updated 06:00 pm EDT, Mon May 21, 2012
Android.Opfake reemerges, now pushing fake free apps
Symantec has discovered a novel implementation of the Android.Opfake malware, one that takes users through a fraudulent app-download process before charging them for what was initially billed as a free app. The malware is notable because it actually directs users through the Google Play app store in the process of defrauding them of money.
Apps containing the malware are hosted on dedicated sites and fake app markets. Users download and install the app and are then led through a second installation process after opening the app. The user is presented with a fake Terms of Service agreement, which is agreed to by clicking a link at the bottom of the screen. Upon clicking the link, the user is taken to the Google Play store and given the choice to download a free app. The malware takes advantage of SMS-related permissions to charge the user as they progress through the "installation" process.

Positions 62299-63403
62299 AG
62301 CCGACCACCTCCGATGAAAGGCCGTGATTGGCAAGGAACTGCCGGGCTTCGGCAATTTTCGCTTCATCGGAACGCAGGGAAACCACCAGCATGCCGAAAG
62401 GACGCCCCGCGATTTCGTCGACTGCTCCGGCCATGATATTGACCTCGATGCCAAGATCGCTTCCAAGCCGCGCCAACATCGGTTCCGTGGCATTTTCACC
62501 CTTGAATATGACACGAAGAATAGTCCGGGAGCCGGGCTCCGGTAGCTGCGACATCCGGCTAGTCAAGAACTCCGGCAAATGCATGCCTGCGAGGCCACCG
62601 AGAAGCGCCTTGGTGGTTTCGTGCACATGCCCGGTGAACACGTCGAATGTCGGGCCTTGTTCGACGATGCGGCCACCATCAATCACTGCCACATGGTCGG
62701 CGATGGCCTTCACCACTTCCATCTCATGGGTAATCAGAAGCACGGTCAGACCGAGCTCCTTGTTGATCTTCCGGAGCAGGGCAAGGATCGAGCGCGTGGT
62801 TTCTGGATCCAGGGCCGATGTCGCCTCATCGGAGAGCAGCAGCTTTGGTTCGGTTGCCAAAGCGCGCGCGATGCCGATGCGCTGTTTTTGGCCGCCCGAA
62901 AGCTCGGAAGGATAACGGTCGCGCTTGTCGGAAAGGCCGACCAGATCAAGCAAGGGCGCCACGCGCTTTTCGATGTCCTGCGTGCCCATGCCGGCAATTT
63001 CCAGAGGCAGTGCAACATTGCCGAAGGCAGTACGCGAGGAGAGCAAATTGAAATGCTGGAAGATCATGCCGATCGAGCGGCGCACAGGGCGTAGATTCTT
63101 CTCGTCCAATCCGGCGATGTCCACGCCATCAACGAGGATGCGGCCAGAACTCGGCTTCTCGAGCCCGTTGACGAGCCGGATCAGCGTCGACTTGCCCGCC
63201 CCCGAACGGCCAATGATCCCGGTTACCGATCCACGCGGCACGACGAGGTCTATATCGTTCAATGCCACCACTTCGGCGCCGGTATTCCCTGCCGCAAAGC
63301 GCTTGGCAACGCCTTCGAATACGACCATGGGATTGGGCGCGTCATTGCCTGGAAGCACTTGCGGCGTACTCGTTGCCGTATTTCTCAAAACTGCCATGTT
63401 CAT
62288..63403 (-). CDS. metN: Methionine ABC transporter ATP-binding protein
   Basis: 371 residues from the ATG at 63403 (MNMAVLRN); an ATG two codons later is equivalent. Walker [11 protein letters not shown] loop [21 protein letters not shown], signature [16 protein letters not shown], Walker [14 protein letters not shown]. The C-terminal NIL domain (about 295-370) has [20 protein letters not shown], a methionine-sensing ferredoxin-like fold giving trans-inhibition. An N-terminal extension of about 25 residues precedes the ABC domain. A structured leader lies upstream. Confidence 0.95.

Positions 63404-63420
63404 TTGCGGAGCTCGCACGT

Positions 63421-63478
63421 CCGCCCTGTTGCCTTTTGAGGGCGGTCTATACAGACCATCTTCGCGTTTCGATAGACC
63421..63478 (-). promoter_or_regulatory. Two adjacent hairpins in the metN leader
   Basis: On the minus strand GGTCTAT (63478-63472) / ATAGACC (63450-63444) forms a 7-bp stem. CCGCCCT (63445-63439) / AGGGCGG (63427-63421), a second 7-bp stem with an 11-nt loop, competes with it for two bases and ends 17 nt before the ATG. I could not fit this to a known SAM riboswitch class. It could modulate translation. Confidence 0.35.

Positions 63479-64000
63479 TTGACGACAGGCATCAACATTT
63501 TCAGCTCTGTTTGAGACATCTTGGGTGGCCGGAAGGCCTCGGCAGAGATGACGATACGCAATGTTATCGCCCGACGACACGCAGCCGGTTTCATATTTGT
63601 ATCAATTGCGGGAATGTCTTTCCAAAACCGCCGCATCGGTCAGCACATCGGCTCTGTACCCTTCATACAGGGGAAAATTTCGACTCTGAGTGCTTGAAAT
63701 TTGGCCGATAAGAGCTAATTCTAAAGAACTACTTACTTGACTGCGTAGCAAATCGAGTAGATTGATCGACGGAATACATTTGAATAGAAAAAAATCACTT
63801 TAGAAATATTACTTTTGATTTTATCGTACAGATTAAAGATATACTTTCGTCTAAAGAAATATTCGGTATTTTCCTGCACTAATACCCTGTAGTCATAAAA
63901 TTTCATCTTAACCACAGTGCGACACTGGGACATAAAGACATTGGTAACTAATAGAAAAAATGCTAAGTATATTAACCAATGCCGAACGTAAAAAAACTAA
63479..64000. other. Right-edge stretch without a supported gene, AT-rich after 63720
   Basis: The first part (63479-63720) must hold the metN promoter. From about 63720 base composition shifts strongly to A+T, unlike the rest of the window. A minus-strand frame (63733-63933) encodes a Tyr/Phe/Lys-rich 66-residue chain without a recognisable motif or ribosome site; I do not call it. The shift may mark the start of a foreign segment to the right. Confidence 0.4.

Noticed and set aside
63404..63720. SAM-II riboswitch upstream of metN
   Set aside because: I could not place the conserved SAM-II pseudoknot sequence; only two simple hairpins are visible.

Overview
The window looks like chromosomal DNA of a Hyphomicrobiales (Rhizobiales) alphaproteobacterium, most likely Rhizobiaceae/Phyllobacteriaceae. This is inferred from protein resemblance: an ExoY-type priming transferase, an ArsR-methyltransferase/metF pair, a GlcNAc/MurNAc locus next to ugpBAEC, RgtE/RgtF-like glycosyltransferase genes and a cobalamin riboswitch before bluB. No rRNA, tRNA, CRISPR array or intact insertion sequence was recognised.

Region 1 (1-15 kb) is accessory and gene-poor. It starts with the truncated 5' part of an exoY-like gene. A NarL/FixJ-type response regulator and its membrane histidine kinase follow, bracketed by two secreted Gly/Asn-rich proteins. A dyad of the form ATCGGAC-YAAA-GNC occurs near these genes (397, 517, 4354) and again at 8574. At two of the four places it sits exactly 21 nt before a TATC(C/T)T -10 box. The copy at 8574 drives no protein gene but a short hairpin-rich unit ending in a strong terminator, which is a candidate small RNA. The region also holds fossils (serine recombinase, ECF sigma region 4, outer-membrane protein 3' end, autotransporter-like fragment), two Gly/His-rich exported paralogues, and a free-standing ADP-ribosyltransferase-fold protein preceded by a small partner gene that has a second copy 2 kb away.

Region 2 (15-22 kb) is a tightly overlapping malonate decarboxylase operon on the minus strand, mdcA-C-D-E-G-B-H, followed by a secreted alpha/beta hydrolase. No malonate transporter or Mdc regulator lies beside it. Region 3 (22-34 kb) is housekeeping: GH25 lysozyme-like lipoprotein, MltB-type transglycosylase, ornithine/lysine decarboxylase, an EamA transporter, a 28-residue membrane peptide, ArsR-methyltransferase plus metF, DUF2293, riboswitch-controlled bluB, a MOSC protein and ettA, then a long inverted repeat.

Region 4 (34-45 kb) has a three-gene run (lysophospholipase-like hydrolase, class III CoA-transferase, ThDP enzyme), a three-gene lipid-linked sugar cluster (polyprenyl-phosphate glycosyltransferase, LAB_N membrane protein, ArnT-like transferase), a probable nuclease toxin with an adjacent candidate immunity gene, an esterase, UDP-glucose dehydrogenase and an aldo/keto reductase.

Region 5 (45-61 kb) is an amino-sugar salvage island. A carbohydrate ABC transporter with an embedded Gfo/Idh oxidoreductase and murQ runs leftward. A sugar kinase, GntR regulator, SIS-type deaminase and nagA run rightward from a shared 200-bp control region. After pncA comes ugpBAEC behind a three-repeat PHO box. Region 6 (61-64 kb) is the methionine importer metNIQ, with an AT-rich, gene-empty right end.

Symantec recommends that users only download apps through trusted stores, such as Google's Play store, and not from independent sites. This isn't the first time Google's Android operating system has been attacked by malware, which has been a known and growing problem for the platform for some time now. Recent months have seen malware popping up via hacked sites and fake ports of popular apps, including Björk's Biophilia and Instagram.